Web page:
Renaissance Traditions

During the Renaissance period, a variety of intellectual and historical developments shaped natural history as a discipline. At the end of the 15th and beginning of the 16th century, the rediscovery of classical Greek and Roman texts prompted critical study of ancient and contemporary knowledge about the natural world. Humanist scholars also studied the language and transmission of these ancient texts, comparing different manuscript versions to derive the most accurate version. As a result, scholars began to question the accuracy of the text of Pliny’s Natural History. Several Italian humanists published treatises revealing its factual and textual errors in the 1490’s. Over the next two centuries, scholars would come to reject the Natural History as a scientific work, although it was (and is) still studied for its historical and literary merits.

Scholars in medicine were especially interested in ancient works on the pharmaceutical properties of plants; Italian physicians in particular could study descriptions of local plants described by classical authors. Interest in ancient works about the medical properties of plants was not confined to Italy, but Northern European scholars found that the species described in classical Greek and Roman texts did not grow in their locales. Many of these scholars began to study local species, travelling throughout Europe to identify and describe plants and animals not mentioned by the ancients. By the end of the 16th century, so many descriptions of plants and animals had been published that scholars came to realize the importance of taxonomies to systematically organize and standardize descriptive information about known species.

Though European explorers travelling in Asia, Africa, and the Americas encountered new species of flora and fauna, few of them were interested in describing them for the scholarly community. Rather, explorers’ writings described the commercial or medical value of natural resources in colonial lands. Scholars in Europe were hesitant to accept works about plants and animals on other continents, since they were unable to verify descriptions through their own observations. Expeditions of later centuries would scientifically describe and classify organisms outside Europe.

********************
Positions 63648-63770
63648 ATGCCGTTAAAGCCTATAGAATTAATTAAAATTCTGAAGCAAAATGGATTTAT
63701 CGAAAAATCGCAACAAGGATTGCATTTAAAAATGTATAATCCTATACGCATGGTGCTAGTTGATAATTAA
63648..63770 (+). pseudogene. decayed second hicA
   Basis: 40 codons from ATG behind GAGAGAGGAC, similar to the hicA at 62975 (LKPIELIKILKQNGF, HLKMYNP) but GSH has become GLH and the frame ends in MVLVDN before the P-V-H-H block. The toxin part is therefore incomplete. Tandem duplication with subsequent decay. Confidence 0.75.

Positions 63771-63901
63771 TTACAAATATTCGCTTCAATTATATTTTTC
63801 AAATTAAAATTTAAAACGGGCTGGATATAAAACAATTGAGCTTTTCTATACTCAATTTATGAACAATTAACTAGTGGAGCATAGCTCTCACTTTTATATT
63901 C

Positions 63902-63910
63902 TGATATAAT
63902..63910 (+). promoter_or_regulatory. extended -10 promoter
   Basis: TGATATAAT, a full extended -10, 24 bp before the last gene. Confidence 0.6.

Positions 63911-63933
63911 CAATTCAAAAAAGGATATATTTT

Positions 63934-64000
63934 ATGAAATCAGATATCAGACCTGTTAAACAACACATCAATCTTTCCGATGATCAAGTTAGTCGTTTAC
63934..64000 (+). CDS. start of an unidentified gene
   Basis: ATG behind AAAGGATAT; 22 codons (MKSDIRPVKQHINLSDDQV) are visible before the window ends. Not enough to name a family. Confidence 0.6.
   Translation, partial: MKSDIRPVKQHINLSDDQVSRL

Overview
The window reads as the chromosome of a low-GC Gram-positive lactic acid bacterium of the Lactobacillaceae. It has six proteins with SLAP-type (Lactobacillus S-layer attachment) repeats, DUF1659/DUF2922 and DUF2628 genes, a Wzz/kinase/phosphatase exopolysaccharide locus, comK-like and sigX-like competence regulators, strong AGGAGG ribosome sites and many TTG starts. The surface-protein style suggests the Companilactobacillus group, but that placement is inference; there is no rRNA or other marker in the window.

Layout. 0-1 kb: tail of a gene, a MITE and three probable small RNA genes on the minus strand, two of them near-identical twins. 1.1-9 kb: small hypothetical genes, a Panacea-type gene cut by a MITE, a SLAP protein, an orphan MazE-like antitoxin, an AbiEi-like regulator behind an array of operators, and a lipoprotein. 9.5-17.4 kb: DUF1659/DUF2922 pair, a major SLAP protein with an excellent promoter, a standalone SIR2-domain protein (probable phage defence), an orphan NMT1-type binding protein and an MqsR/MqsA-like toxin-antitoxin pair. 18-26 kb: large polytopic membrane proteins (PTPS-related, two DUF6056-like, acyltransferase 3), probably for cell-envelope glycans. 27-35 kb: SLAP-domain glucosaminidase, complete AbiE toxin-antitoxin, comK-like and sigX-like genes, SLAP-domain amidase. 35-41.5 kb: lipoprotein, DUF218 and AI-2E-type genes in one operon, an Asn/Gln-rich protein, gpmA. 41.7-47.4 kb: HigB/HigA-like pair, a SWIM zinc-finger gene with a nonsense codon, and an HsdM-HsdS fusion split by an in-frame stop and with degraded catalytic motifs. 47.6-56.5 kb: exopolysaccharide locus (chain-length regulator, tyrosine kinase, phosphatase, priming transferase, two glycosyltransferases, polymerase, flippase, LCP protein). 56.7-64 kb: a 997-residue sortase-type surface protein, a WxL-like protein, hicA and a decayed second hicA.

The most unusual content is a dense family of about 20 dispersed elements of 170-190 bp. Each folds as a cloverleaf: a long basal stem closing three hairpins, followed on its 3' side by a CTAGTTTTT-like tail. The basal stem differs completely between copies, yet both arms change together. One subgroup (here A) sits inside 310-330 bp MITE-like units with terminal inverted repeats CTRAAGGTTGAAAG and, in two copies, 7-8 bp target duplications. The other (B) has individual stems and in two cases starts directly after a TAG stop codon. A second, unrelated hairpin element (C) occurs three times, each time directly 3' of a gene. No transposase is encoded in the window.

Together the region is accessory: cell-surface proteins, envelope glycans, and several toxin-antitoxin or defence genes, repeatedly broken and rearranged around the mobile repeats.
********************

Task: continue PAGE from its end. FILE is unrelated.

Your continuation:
Selected resources at L. Tom Perry Special Collections

Ermolao Barbaro. Castigationes Plinii (Corrections to Pliny). Venice: “Printer of Barbarus,” 1493 or 1494.

The author of this work claims to have identified and corrected some 5,000 textual errors in Pliny’s Natural History.

Call number: Vault Collection Quarto 093 Ve558 1493

Garcia de Orta. Aromatum, et simplicium aliquot medicamentorum apud Indos nascentium historia (Conversations on the simples, drugs and medicinal substances of India). Antwerp: Christopher Plantin, 1579.

This is the third edition of a work by a Portuguese physician which discusses the medicinal plants of India. The first edition was published in the Portuguese colony of Goa on India’s western coast. Carolus Clusius, a Flemish physician and professor, acquired a copy of the work during a natural history trip through the Iberian peninsula, and he edited Orta’s text for wider European publication.

Call number: Vault Collection 094.2 P69 1579 no. 6

Joannes Jonstonus. Thaumatographia naturalis (The wonders of nature). Amsterdam: William Bleau, 1632.

An pocket-sized encyclopedic work by a Polish-born naturalist, covering all aspects of contemporary scientific knowledge, including botany, zoology, and astronomy.

Call number: Rare Book Collection 500 J739t 1632